In 43 studies analyzed, the researchers found that the prevalence of depression was 11.6 percent in cancer survivors and 10.2 percent in healthy controls, while the prevalence of anxiety was 17.9 percent in cancer survivors and 13.9 percent in healthy controls. Neither the prevalence of depression nor of anxiety differed significantly between cancer patients and their spouses.
“Cancer is a family illness,” Michelle Riba, M.D., a past APA president and director of the PsychOncology Program at the University of Michigan Comprehensive Cancer Center, told Psychiatric News. “It affects children and spouses, and everyone in the family worries about recurrences, worries every time a scan is ordered or there is recurring pain or even a doctor’s appointment. So it’s not surprising that the prevalence of depression and anxiety wouldn’t differ significantly between survivors and spouses.” Riba said that as more people survive cancer, the psychosocial aspects of survivorship have become an important focus of research. And she noted that further research should investigate the nature and severity of anxiety in survivors and spouses, as well as the influence of other chronic medical conditions—such as cardiovascular disease—on mood disorders.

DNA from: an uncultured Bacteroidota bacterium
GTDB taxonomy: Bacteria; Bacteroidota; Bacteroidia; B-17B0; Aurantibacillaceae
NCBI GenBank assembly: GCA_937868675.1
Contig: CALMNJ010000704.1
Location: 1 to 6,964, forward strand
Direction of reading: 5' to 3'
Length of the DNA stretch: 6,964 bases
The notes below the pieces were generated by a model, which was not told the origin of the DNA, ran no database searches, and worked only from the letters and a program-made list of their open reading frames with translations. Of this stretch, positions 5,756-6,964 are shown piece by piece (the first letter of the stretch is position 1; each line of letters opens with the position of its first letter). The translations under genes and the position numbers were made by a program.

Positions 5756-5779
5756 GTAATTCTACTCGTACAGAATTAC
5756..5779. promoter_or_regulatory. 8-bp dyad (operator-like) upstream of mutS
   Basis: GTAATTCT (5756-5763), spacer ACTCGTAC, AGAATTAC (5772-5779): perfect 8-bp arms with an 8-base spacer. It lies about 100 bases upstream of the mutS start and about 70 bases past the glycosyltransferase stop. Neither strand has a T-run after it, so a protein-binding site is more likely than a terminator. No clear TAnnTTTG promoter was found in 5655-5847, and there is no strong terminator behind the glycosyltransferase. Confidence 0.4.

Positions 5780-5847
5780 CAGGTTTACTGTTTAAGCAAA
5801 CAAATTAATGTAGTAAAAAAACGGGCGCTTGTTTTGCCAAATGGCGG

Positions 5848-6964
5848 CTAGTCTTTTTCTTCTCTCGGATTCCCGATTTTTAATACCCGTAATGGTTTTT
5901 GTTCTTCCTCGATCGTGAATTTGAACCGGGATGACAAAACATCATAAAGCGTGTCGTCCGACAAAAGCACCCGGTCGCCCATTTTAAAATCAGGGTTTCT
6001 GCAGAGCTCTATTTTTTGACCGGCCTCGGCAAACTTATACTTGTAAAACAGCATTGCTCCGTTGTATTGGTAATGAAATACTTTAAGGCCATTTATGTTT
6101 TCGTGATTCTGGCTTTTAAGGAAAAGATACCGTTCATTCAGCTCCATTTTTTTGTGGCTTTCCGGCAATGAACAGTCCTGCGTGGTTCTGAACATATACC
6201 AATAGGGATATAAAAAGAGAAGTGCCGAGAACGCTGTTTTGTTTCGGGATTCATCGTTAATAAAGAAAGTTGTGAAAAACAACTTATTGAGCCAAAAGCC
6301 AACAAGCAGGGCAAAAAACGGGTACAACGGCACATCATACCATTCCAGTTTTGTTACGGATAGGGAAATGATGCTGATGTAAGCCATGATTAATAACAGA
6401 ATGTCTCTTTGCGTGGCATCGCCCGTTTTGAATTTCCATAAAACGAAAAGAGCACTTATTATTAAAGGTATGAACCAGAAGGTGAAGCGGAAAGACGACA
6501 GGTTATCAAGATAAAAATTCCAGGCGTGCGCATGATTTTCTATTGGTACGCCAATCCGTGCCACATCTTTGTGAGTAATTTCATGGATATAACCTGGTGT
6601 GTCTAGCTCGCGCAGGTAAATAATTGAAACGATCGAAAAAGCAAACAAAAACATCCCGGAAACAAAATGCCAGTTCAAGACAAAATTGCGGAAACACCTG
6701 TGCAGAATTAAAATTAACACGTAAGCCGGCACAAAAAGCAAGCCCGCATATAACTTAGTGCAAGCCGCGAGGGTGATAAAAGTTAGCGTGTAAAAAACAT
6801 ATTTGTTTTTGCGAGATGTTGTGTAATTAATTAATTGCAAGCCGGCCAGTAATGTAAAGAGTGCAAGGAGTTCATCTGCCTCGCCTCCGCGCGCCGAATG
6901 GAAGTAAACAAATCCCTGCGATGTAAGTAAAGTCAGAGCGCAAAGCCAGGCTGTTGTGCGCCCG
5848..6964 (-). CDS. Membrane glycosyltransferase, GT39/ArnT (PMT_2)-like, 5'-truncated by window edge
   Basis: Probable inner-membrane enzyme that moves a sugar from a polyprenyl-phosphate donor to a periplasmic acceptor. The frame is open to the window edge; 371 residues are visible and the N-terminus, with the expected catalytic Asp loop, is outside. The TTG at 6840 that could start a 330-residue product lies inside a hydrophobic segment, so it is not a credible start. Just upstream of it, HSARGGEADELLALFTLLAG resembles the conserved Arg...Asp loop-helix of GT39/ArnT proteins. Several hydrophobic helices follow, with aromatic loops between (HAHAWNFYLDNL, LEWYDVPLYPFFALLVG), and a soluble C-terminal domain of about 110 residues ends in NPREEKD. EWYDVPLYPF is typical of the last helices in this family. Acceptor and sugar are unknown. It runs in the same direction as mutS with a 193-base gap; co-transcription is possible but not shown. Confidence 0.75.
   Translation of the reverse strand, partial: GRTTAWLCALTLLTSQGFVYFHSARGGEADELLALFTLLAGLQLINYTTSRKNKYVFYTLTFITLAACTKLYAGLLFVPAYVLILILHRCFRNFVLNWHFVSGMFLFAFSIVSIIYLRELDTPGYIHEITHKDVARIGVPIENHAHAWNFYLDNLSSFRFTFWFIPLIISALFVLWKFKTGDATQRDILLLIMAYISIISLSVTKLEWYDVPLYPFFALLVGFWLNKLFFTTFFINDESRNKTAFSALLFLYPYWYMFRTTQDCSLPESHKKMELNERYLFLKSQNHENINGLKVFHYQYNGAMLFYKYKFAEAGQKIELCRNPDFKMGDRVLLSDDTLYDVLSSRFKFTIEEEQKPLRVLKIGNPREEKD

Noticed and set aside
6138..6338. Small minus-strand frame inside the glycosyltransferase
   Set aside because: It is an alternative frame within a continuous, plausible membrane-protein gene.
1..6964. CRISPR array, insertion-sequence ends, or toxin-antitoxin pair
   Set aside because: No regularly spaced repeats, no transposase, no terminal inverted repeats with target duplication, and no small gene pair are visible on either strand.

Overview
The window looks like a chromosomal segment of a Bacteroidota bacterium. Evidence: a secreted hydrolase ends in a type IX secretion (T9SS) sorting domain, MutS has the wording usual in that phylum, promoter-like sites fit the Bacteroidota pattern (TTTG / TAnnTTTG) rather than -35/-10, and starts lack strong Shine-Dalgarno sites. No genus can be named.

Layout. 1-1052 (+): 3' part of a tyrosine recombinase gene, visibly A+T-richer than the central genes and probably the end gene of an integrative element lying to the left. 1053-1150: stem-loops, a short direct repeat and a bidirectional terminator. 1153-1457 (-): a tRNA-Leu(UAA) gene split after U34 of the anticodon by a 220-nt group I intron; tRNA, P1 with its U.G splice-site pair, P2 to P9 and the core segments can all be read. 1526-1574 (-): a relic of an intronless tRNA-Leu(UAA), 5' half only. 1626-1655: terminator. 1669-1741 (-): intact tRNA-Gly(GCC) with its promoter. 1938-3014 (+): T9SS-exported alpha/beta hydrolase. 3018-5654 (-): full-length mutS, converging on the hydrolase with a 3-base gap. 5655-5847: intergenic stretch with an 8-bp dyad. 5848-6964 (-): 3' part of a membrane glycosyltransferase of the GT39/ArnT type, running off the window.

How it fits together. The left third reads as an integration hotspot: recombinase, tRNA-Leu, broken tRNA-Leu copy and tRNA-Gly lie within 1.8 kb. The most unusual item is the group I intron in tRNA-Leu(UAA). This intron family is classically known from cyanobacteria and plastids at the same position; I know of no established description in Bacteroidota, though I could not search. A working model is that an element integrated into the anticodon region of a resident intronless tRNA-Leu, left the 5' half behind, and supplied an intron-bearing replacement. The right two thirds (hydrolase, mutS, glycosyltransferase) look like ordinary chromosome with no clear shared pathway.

An abstract of the study is here. To read more on this topic see Psychiatric News here.
(Image: Christopher Parypa/shutterstock.com)